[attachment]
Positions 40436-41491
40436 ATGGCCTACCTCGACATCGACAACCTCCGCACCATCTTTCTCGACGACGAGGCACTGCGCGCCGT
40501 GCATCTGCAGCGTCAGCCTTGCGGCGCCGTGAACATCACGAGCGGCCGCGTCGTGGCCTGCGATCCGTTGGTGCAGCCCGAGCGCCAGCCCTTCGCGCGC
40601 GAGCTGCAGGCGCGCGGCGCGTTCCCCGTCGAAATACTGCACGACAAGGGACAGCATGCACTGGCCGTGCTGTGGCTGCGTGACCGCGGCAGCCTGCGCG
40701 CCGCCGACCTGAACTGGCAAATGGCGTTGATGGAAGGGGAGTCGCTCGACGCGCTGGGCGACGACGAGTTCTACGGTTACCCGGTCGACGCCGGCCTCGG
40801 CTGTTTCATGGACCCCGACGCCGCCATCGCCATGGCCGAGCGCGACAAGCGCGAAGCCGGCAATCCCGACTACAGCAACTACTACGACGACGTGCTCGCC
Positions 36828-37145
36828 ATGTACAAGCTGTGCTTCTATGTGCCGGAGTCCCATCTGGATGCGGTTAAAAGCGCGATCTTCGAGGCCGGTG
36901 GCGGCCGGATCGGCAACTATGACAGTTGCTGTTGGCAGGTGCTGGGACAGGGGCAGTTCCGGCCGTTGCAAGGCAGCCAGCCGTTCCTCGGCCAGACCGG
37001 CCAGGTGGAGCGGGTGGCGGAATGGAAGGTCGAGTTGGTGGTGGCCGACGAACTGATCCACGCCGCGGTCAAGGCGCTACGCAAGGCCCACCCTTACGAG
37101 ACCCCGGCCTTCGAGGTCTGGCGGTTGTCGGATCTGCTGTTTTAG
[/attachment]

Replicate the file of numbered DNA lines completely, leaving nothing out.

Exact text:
Positions 40436-41491
40436 ATGGCCTACCTCGACATCGACAACCTCCGCACCATCTTTCTCGACGACGAGGCACTGCGCGCCGT
40501 GCATCTGCAGCGTCAGCCTTGCGGCGCCGTGAACATCACGAGCGGCCGCGTCGTGGCCTGCGATCCGTTGGTGCAGCCCGAGCGCCAGCCCTTCGCGCGC
40601 GAGCTGCAGGCGCGCGGCGCGTTCCCCGTCGAAATACTGCACGACAAGGGACAGCATGCACTGGCCGTGCTGTGGCTGCGTGACCGCGGCAGCCTGCGCG
40701 CCGCCGACCTGAACTGGCAAATGGCGTTGATGGAAGGGGAGTCGCTCGACGCGCTGGGCGACGACGAGTTCTACGGTTACCCGGTCGACGCCGGCCTCGG
40801 CTGTTTCATGGACCCCGACGCCGCCATCGCCATGGCCGAGCGCGACAAGCGCGAAGCCGGCAATCCCGACTACAGCAACTACTACGACGACGTGCTCGCC
Positions 36828-37145
36828 ATGTACAAGCTGTGCTTCTATGTGCCGGAGTCCCATCTGGATGCGGTTAAAAGCGCGATCTTCGAGGCCGGTG
36901 GCGGCCGGATCGGCAACTATGACAGTTGCTGTTGGCAGGTGCTGGGACAGGGGCAGTTCCGGCCGTTGCAAGGCAGCCAGCCGTTCCTCGGCCAGACCGG
37001 CCAGGTGGAGCGGGTGGCGGAATGGAAGGTCGAGTTGGTGGTGGCCGACGAACTGATCCACGCCGCGGTCAAGGCGCTACGCAAGGCCCACCCTTACGAG
37101 ACCCCGGCCTTCGAGGTCTGGCGGTTGTCGGATCTGCTGTTTTAG